with the public and discuss the tradeoffs inherent in influenza research, he said, perhaps through international workshops and meetings.
Not taking such steps, he said, would be counterproductive. "If we, without having this broader input, say, 'Let's lift the moratorium,' the consequences
of that would make it more difficult to get back on the track of doing this research," he said.
Fauci also suggested that there are plenty of potentially important H5N1 experiments that aren't covered by the moratorium. Allowable experiments, for
instance, could test the assumption that an influenza virus infecting a small mammal such as a ferret could also infect a monkey. Or, he said, researchers
could start more studies to answer questions about how the immune system responds to the virus.
"The game has changed for pandemic flu scientists and the agencies that support them," he said. NIAID, the National Institutes of Health, and the
Department of Health and Human Services "cannot recommend or go along with the lifting of the moratorium … as long as the questions that I have just
mentioned and brought up remained unanswered."
That stance got a predictably mixed review from members of the audience, which included both supporters and opponents of lifting the moratorium. But
several scientists publicly thanked the NIAID director for his frank comments. "I think [Fauci] articulated the case for continuing the moratorium today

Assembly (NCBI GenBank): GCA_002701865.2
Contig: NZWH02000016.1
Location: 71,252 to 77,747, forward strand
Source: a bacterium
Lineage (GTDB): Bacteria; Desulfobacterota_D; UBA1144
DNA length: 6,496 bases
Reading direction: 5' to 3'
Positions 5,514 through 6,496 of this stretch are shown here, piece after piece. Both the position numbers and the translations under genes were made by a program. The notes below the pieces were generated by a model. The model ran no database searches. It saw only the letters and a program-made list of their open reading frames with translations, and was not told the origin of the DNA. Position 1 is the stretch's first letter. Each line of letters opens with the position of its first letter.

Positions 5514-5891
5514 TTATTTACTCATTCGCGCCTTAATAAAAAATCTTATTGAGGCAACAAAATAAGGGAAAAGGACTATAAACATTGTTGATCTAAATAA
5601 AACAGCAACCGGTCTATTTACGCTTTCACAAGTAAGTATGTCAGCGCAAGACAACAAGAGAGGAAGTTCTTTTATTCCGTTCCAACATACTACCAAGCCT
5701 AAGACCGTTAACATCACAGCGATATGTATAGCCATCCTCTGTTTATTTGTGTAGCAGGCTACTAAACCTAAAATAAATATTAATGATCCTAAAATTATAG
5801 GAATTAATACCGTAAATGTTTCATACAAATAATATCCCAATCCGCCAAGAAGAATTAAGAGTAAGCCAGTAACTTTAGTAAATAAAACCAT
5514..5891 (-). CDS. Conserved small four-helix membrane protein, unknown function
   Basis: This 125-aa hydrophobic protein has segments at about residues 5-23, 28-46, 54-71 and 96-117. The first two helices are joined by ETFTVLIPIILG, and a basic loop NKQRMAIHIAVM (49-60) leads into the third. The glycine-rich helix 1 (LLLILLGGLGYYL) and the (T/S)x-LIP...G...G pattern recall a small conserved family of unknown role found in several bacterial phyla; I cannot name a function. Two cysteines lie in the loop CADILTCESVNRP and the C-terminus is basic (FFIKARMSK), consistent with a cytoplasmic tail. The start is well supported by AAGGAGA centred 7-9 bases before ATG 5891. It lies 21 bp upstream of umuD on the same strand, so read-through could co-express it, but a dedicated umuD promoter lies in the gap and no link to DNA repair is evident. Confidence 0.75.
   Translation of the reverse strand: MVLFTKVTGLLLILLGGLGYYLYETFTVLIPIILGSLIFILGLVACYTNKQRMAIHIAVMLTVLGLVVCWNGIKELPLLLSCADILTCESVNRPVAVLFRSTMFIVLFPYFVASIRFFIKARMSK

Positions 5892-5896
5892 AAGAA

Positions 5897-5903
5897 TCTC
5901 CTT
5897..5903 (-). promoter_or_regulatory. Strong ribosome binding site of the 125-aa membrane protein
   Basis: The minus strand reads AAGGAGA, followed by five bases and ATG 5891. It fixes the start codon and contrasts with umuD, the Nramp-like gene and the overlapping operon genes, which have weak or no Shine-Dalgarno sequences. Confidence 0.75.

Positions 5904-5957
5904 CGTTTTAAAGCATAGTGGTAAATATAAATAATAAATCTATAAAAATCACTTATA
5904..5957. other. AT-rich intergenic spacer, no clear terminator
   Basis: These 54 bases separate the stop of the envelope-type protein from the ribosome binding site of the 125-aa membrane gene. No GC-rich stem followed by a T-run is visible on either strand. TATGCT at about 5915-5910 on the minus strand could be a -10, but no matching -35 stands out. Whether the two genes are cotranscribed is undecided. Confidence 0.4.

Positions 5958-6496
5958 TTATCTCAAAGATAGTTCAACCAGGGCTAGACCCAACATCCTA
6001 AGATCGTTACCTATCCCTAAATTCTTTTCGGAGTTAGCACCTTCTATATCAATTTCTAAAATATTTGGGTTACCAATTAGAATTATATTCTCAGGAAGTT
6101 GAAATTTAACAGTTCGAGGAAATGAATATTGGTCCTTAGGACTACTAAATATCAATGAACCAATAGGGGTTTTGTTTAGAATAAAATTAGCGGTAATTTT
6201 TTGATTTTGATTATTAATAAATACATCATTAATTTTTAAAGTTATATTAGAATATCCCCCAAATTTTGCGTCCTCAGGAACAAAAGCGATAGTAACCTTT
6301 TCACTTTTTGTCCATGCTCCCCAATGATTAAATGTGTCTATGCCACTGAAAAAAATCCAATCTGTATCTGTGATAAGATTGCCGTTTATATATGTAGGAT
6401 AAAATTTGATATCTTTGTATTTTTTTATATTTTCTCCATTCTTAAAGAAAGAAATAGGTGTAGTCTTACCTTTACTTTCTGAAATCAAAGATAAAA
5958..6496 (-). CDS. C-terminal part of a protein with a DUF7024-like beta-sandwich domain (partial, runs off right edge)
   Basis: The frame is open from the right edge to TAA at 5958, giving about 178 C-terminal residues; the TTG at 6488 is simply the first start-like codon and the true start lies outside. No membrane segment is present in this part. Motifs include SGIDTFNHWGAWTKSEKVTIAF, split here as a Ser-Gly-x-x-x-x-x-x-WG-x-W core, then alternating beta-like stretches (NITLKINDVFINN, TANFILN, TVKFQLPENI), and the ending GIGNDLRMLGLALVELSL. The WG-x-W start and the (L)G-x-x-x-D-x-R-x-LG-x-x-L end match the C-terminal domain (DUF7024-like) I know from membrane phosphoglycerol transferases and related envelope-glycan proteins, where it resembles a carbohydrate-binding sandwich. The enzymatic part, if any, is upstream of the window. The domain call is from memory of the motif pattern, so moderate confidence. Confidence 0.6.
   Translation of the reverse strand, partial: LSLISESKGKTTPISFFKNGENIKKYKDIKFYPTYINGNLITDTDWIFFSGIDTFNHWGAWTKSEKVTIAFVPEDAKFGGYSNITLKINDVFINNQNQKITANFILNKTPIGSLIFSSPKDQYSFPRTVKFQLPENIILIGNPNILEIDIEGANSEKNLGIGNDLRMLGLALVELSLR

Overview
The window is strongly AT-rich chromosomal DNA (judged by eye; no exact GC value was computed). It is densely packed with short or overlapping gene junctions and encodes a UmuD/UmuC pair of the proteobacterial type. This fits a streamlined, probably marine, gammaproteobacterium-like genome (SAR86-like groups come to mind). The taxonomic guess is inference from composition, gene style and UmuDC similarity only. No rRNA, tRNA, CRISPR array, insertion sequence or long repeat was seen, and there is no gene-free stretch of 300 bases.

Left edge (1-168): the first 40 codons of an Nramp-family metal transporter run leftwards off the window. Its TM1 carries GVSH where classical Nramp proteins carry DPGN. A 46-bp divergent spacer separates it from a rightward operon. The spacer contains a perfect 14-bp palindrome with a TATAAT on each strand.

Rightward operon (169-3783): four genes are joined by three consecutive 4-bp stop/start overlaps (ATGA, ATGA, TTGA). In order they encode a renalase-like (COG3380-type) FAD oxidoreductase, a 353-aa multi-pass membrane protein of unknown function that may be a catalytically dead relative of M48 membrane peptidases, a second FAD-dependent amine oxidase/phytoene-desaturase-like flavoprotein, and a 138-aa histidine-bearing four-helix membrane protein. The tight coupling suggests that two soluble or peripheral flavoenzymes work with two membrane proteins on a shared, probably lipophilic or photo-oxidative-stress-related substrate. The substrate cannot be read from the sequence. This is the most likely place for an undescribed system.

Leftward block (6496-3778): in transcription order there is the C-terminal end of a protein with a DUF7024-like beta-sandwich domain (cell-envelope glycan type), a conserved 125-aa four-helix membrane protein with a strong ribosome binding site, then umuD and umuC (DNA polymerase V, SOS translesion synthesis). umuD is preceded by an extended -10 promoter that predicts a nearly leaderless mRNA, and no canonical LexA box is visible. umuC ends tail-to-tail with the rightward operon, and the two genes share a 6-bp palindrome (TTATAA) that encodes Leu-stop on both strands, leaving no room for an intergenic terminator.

better than the case for continuing the moratorium had been articulated previously, and that's important," virologist Nancy Cox of the Centers for Disease
Control in Atlanta told ScienceInsider after Fauci's session. She was among the original moratorium signers. During the session, she also said
that "there needs to be a better explanation of what kinds of work on H5N1 can continue under the moratorium and what can't."
Fouchier, for one, told Fauci that it was time for the moratorium to end. "I think we have done what we can do about accidental release," he said.
"Accidental release outside of U.S. cannot be addressed by regulation," he noted, adding that some of the signers of the moratorium don't receive U.S.
funds. He also pointed out that labs around the world already have dangerous pathogens on hand, including hundreds with samples of the 1957 H2N2 pandemic
virus. "If that virus [gets released] it will kill 1 to 2 million people," he said, suggesting that the infectious disease community has shown it can work
with dangerous pathogens responsibly.
Fauci's response to Fouchier: Share that argument with the public. What Fouchier said "doesn't get the transparent airing it deserves," Fauci said. "That
argument you made has to be made in a forum that people can understand what you are saying."
By the end of the hour-long session, it appeared that researchers were no closer to resolving when—or if—the moratorium should end. "If there is
disagreement among the people in this room, how is a decision going to be taken?" asked virologist Adolfo García Sastre of the Mt. Sinai School of Medicine
in New York City.
Fauci said that the detailed guidelines it is developing for universities and other institutions to conduct potentially risky dual use research of concern
(DURC) will help spell out an answer. As part of his talk, he shared the U.S. government's progress on the DURC guidelines, which have been shaped by a
new, yet-to-be-named interagency committee that includes National Institutes of Health officials. The group has been meeting to craft the rules and Fauci
expects them to be released "reasonably soon." Upon their release, Fauci says he hopes they will be subject to public comment and receive input from an
international consultative conference. The guidelines now cover 15 pathogens and "likely will be modified in the future to include more than the 15." In
the past, Fauci has said the release of the guidelines would be necessary before he would support lifting the H5N1 research moratorium.